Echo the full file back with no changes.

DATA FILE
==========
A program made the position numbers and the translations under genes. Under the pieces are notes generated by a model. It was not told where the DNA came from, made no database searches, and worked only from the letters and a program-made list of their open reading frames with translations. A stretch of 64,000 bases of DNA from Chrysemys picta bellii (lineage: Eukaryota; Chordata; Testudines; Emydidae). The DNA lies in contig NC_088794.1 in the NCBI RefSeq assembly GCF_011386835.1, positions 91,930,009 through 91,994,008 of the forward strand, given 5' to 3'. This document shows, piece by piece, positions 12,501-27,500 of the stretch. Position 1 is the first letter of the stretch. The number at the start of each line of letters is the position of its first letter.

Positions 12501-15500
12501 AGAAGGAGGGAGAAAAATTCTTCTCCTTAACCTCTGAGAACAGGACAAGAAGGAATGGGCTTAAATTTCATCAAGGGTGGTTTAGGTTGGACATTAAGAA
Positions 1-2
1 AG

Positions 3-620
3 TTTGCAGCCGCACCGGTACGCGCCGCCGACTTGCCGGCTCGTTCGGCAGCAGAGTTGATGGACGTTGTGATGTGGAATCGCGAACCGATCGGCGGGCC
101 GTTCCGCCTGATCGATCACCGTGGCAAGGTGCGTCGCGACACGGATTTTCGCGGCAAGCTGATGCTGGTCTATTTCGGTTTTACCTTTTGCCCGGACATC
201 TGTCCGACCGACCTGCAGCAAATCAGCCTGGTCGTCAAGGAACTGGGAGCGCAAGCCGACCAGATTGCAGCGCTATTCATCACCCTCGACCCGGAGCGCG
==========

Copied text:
A program made the position numbers and the translations under genes. Under the pieces are notes generated by a model. It was not told where the DNA came from, made no database searches, and worked only from the letters and a program-made list of their open reading frames with translations. A stretch of 64,000 bases of DNA from Chrysemys picta bellii (lineage: Eukaryota; Chordata; Testudines; Emydidae). The DNA lies in contig NC_088794.1 in the NCBI RefSeq assembly GCF_011386835.1, positions 91,930,009 through 91,994,008 of the forward strand, given 5' to 3'. This document shows, piece by piece, positions 12,501-27,500 of the stretch. Position 1 is the first letter of the stretch. The number at the start of each line of letters is the position of its first letter.

Positions 12501-15500
12501 AGAAGGAGGGAGAAAAATTCTTCTCCTTAACCTCTGAGAACAGGACAAGAAGGAATGGGCTTAAATTTCATCAAGGGTGGTTTAGGTTGGACATTAAGAA
Positions 1-2
1 AG

Positions 3-620
3 TTTGCAGCCGCACCGGTACGCGCCGCCGACTTGCCGGCTCGTTCGGCAGCAGAGTTGATGGACGTTGTGATGTGGAATCGCGAACCGATCGGCGGGCC
101 GTTCCGCCTGATCGATCACCGTGGCAAGGTGCGTCGCGACACGGATTTTCGCGGCAAGCTGATGCTGGTCTATTTCGGTTTTACCTTTTGCCCGGACATC
201 TGTCCGACCGACCTGCAGCAAATCAGCCTGGTCGTCAAGGAACTGGGAGCGCAAGCCGACCAGATTGCAGCGCTATTCATCACCCTCGACCCGGAGCGCG